- Close your eyes and bring to mind a situation where you felt fear. Sit with this for a while. What sensations do you feel? Do you notice heaviness or lightness in your body? A tension or tightening, a rush of blood, an increase in heart rate, a change in body temperature? Where do you feel this in your body? Do you feel it in your stomach, your heart, your head, your jaw?
- Allow yourself to sit with this feeling and the sensations that come up without judgment or trying to push them away. Try to step outside yourself and simply observe the situation. What comes up for you?
- Can you identify a thought associated with this fear? For example, “I’m unworthy of success”, “If I fail at this, it will prove I’m not smart enough”, “I will be judged if I make a mistake”, “If I try and fail, it will prove I am not meant to be successful”, or “How do I know what is on the other side of this will be any better than what I have now.”
- Our thoughts create our feelings which create our actions. When we can name the thought behind the fear, we are then able to dig deeper into the root cause. Fear becomes less of an overwhelming umbrella feeling, and more of a specific issue you can acknowledge and begin to work through. We can then choose to create new thoughts that will lead to the feelings and actions we desire.
- Now close your eyes and bring to mind a situation where you felt courageous. Sit with this for a while. What sensations do you feel? Do you notice a change in energy levels in your body? Do you notice a lightness or a heaviness? Do you notice a change in your breath, your posture, your comfort?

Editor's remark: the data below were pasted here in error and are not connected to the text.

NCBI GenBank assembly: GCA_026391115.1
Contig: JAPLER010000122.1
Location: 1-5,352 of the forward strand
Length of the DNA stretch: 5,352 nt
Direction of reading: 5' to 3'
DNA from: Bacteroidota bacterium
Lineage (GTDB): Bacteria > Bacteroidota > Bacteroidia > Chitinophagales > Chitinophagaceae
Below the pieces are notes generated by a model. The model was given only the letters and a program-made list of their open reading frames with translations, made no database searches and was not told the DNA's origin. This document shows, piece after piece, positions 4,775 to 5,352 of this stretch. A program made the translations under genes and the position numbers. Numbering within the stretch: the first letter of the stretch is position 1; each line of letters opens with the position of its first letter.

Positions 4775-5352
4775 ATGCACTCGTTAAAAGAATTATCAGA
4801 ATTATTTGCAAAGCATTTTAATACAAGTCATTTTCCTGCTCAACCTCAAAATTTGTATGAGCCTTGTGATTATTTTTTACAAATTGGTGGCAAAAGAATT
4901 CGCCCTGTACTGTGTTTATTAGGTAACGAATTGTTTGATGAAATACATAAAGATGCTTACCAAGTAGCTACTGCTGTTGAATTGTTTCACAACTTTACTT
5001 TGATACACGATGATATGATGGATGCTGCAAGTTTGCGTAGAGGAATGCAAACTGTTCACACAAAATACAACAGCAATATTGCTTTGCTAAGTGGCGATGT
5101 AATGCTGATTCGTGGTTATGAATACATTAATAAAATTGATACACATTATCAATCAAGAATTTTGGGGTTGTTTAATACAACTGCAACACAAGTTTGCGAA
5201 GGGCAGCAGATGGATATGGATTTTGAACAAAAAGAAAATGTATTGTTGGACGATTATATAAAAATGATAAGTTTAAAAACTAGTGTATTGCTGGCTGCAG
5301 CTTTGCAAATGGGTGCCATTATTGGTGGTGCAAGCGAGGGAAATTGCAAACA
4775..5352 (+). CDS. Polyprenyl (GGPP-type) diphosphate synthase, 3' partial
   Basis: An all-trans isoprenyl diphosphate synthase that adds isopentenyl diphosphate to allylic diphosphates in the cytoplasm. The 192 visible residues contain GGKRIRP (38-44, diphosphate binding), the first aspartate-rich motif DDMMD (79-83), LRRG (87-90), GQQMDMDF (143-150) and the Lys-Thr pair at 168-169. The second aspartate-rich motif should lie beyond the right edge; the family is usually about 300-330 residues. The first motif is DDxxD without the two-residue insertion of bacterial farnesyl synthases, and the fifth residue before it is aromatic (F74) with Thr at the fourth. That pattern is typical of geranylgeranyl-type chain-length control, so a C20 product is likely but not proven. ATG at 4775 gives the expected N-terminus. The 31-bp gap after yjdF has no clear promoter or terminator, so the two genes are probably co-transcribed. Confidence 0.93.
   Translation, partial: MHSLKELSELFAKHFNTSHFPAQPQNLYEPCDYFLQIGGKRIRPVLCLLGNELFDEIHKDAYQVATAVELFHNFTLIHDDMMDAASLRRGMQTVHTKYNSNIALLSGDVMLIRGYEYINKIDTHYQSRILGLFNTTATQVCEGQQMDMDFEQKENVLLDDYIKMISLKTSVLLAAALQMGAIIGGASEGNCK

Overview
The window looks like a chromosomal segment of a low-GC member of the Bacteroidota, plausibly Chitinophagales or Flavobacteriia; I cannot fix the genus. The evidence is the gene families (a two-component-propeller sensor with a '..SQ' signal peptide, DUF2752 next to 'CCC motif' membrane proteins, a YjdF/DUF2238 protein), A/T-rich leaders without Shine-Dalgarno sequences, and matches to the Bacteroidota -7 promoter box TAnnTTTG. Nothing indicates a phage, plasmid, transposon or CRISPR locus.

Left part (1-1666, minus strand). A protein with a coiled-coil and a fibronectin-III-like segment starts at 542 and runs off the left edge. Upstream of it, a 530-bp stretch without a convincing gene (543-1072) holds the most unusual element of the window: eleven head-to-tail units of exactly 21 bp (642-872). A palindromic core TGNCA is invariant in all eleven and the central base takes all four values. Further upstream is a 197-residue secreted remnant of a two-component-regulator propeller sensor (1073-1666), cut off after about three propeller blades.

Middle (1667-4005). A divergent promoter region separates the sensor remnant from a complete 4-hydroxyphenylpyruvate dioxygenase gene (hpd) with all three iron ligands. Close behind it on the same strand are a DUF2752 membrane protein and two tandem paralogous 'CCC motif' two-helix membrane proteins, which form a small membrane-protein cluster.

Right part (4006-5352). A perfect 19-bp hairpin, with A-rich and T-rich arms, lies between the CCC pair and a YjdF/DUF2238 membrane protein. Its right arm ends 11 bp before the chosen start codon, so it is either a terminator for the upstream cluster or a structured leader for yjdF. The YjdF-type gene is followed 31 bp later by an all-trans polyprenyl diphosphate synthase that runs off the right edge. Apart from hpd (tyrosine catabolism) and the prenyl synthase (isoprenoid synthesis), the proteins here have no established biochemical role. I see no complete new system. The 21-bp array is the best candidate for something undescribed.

- Allow yourself to sit with this feeling and the sensations that come up, again, without judgment. How do you observe this situation? What comes up for you?
- Can you identify thoughts associated with this feeling of courage? For example, “I’m so proud of myself!”, “I am so relieved that worked out”, “Maybe I am more powerful than I thought I was”, “What do I want to accomplish next?”, “Maybe I deserve more credit than I have been giving myself”, or even, “That was terrifying, but I am so glad I did it!”
When we can sit with our emotions and truly feel them, we begin to realize that the power of our thoughts over our minds creates a direct reaction in our bodies. We realize that we have the choice between how we want to feel and what we want to create. And we realize that the power to create this change lies within us. We just have to be willing to show up for ourselves, to do the work, and to take the leap of faith.
Tough emotions are part of our contract with life. You don’t get to have a meaningful career or raise a family or leave the world a better place without stress and discomfort. Discomfort is the price of admission to a meaningful life. Emotional agility is the ability to be with your emotions with curiosity, compassion, and especially the courage to take values-connected steps. Courage is not the absence of fear. Courage is fear walking. Susan David
I’ve learned that fear limits you and your vision. It serves as blinders to what may be just a few steps down the road for you. The journey is valuable, but believing in your talents, your abilities, and your self-worth can empower you to walk down an even brighter path. Transforming fear into freedom – how great is that? Soledad O’Brien
The fears you don’t face control you. The fears you face, you move beyond.Wayne Dyer